Journal Issue

IMF Executive Board Completes Review of Colombia’s Performance under the Flexible Credit Line

International Monetary Fund. Western Hemisphere Dept.
Published Date:
June 2014
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The Executive Board of the International Monetary Fund (IMF) today completed its review of Colombia’s qualification for the arrangement under the Flexible Credit Line (FCL) and reaffirmed Colombia’s continued qualification to access FCL resources. The Colombian authorities have indicated that they intend to continue treating the arrangement as precautionary.

The current two-year SDR 3.87 billion (about US$5.96 billion) FCL arrangement was approved on June 24, 2013 (see Press Release No 13/229). Colombia’s first FCL arrangement was approved on May 11, 2009 (see Press Release No. 09/161), and two successor arrangements were approved on May 7, 2010 (see Press Release No. 10/186) and May 6, 2011 (see Press Release No. 11/165).

Following the Executive Board discussion of Colombia, Mr. David Lipton, Deputy Managing Director and Acting Chairman of the Board, made the following statement:

“The Fund’s Flexible Credit Line (FCL) arrangement with Colombia has helped reduce the perception of risks by providing Colombia with a buffer against adverse external shocks, and allowed Colombia to restore orderly financial market conditions despite increased volatility in financial markets over the past year. Today, the Executive Board reaffirmed that Colombia continues to meet the qualification criteria for access to FCL resources.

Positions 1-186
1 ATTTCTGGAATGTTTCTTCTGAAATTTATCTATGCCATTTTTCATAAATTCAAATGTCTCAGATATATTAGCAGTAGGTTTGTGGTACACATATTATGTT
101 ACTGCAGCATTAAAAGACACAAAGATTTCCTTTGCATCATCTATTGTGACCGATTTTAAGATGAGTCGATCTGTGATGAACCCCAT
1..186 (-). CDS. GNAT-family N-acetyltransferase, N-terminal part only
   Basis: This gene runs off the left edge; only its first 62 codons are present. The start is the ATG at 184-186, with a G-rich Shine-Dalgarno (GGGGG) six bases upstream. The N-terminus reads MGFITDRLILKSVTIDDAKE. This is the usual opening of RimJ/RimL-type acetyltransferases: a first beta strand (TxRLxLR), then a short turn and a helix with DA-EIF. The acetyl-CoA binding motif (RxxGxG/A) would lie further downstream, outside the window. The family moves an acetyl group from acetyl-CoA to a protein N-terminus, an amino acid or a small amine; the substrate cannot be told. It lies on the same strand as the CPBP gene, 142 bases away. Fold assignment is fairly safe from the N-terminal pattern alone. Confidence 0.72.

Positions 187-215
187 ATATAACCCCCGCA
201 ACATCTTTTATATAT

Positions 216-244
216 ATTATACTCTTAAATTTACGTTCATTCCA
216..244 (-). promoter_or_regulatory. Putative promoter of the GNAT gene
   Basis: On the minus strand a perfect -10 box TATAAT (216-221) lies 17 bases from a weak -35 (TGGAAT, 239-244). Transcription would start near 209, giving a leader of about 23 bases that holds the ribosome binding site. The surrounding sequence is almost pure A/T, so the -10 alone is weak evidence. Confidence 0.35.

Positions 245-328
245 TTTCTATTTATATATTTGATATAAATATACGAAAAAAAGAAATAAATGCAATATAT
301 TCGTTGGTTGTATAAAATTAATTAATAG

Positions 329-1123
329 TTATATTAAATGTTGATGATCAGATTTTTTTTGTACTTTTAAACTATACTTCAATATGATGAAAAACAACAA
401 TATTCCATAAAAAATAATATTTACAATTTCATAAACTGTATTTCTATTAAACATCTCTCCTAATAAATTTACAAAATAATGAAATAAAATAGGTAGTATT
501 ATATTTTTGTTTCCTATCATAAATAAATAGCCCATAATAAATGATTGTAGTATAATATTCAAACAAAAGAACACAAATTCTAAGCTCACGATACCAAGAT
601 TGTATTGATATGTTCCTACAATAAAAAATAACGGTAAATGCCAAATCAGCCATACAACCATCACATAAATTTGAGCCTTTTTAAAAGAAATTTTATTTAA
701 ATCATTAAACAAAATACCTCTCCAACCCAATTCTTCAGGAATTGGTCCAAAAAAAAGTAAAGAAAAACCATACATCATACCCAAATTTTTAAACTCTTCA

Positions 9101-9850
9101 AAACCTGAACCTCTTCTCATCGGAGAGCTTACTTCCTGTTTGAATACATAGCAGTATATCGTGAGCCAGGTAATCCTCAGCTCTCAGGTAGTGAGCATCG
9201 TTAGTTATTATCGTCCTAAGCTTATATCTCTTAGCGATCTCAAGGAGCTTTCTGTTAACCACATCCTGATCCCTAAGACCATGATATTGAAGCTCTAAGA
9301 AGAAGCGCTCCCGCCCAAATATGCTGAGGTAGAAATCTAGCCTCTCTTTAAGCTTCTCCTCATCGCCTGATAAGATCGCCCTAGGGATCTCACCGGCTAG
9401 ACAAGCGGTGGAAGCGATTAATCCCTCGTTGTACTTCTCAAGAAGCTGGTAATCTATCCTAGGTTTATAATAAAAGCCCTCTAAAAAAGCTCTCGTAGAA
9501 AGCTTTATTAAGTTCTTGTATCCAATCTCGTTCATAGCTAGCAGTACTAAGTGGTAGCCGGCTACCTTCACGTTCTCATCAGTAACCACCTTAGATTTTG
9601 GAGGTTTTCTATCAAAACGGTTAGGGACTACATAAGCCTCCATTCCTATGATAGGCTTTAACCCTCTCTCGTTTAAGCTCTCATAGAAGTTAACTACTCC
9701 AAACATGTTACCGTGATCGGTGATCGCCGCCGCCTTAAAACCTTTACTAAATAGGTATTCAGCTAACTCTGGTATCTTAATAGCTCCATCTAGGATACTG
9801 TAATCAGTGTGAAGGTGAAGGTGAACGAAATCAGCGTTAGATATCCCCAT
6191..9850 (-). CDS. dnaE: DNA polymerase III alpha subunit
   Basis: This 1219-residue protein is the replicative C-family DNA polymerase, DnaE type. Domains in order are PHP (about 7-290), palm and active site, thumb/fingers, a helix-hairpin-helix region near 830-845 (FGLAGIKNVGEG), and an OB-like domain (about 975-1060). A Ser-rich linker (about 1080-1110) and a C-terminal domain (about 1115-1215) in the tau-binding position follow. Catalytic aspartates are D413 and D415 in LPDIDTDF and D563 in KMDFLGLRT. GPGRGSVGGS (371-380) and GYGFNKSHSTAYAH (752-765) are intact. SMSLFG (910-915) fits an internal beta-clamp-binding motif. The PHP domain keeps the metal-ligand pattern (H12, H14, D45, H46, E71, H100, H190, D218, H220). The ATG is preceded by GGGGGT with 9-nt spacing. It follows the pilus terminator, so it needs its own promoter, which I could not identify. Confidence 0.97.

“Colombia has maintained a robust economic performance in recent years. This is underpinned by a very strong policy framework, anchored by an inflation-targeting regime, a flexible exchange rate, a sound fiscal rule, and effective financial supervision and regulation.

“At the same time, important downside risks remain for emerging market economies and they continue to present challenges even for strong and well-managed economies like Colombia. While Colombia has ample policy space to contain the fallout from normal external shocks, the additional buffer provided by the FCL arrangement would continue to play an important role in mitigating tail risks. The authorities remain committed to strengthening buffers, including international reserves, and plan to take further steps toward exit from the FCL arrangement when external conditions allow.”

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